Violence | The Community
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CommunityHeadshotAny time we feel personally enraged by acts of violence, we have a tendency to turn towards more violence as a means of restitution or vengeance. You don’t have to wander far on social media to hear the cries for swift and terrible military intervention. This is an understandable and very human response, and I’m not interested in judging those who feel this way. I’ve felt it myself.

But if we’re going to talk about violence, let’s be really honest with ourselves, and clear about what it can and cannot do. Violence will never change someone’s mind. It won’t affect the circumstances that triggered it in the first place. It won’t convert anyone. It won’t make us safe.

What a well executed military campaign can do is remove a concrete and physical threat. Is there a region or territory that is being used to train, develop, and stage guerrilla attacks on cities across the world? Invade that region, control it and pacify it. It will no longer be a staging ground for those attacks. The cost to human life will be extreme and it will not be as simple as it sounds, but if the military campaign is successful, that region will no longer be a threat.

The catch is, of course, that unless every single person who was involved in supporting, training for, planning, or executing those attacks is killed or captured, they will still happen. And really, even if somehow it were possible to make every single person associated with those attacks on every level disappear, the ideology or circumstances that shaped them won’t have been touched.

If what we want is to remove a concrete and physical threat, then we can talk about violence. If what we want is to be safe and live in peace, we better talk about something else.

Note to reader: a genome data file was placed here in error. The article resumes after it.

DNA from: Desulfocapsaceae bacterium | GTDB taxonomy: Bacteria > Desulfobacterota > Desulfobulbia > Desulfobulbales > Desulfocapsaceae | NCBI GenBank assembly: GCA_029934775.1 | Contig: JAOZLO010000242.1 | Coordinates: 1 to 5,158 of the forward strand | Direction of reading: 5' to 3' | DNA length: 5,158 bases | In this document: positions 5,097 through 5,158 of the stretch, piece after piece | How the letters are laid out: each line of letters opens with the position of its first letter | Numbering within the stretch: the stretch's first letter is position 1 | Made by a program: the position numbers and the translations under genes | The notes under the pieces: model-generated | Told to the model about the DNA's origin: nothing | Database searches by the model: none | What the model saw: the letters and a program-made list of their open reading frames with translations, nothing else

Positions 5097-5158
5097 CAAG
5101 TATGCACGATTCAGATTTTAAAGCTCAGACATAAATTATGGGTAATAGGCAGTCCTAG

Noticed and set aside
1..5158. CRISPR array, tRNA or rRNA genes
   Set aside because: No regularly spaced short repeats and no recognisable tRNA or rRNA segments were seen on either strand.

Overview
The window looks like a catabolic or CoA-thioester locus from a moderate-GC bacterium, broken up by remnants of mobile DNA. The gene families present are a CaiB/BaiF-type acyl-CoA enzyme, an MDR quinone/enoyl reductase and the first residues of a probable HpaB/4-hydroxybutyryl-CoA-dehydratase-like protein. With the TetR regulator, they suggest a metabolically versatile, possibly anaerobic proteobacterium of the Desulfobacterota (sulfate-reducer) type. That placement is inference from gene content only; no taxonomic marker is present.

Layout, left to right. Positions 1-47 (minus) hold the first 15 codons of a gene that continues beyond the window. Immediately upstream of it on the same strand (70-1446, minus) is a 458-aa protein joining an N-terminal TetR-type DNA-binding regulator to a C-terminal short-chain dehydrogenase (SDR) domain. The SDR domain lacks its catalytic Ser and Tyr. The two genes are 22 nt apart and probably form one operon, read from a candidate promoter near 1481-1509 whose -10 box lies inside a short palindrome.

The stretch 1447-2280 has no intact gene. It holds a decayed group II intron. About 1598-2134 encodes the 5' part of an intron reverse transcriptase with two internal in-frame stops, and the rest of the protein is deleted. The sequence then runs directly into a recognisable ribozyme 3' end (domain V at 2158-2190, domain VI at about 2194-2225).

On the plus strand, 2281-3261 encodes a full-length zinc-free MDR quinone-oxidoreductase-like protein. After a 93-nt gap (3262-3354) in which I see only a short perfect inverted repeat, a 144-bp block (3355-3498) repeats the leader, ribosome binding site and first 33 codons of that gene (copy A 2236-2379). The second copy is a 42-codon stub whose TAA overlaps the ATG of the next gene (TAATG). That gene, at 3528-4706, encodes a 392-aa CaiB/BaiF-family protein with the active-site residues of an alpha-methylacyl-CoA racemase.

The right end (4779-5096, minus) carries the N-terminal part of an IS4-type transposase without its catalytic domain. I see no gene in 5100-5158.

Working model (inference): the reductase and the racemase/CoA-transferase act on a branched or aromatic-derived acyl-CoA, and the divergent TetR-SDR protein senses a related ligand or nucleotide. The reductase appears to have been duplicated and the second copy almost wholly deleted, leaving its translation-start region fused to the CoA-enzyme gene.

That something else will actually be harder than violence. It will require self-control and commitment far beyond that required to wield a weapon. For those seeking to follow Christ, it takes the shape of the cross, and means a radical self-giving that is only possible by grace. The cross means practicing compassion and love even when it hurts. It means practicing love even when our hearts cry out for vengeance. For those who choose this path, it may even mean what Jesus said: “if anyone strikes you on the right cheek, turn the other also.”

I can only dare to suggest this because Jesus suggested it first. I can only dare to dream of doing it because Jesus did it first.

There may in very rare circumstances be a need for violent military intervention in this broken world. But precisely because this is a broken world there is always a much deeper need for us to follow Jesus on the way of the cross.

About Trevor Freeman

Trevor Freeman serves the parish of St. Mary’s East Kelowna and is the Executive Archdeacon for the Diocese of Kootenay. He still has days where he looks around and can’t quite believe how far God has brought him. During downtime he can be found with a good book, a properly strong cup of tea, at the gym, or playing golf badly. And if he’s honest, binge watching Netflix.

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4 Responses to Violence

  1. Jesus is our Hope & example- good article!

  2. As with pretty much all of us, I’ve experienced violence in my life, but I never retaliated and it ended there.

  3. As Christian individuals our attitude should always be none violence but that does not mean we do not be confrontational ,we confront with love. But as a society it is different as Paul writes”Therefore whoever resists the authorities resists what God has appointed, and those who resist will incur judgment. For rulers are not a terror to good conduct, but to bad. Would you have no fear of the one who is in authority? Then do what is good, and you will receive his approval, for he is God’s servant for your good. But if you do wrong, be afraid, for he does not bear the sword in vain. For he is the servant of God, an avenger who carries out God’s wrath on the wrongdoer.”

    • I’m not sure I understand what you’re driving at. My concern with the passage you quote is that it has been abused historically to grant the state carte blanche even when the actions of the state have been abhorrent. I’m sure that’s not what you mean though, which turns the passage into something else.

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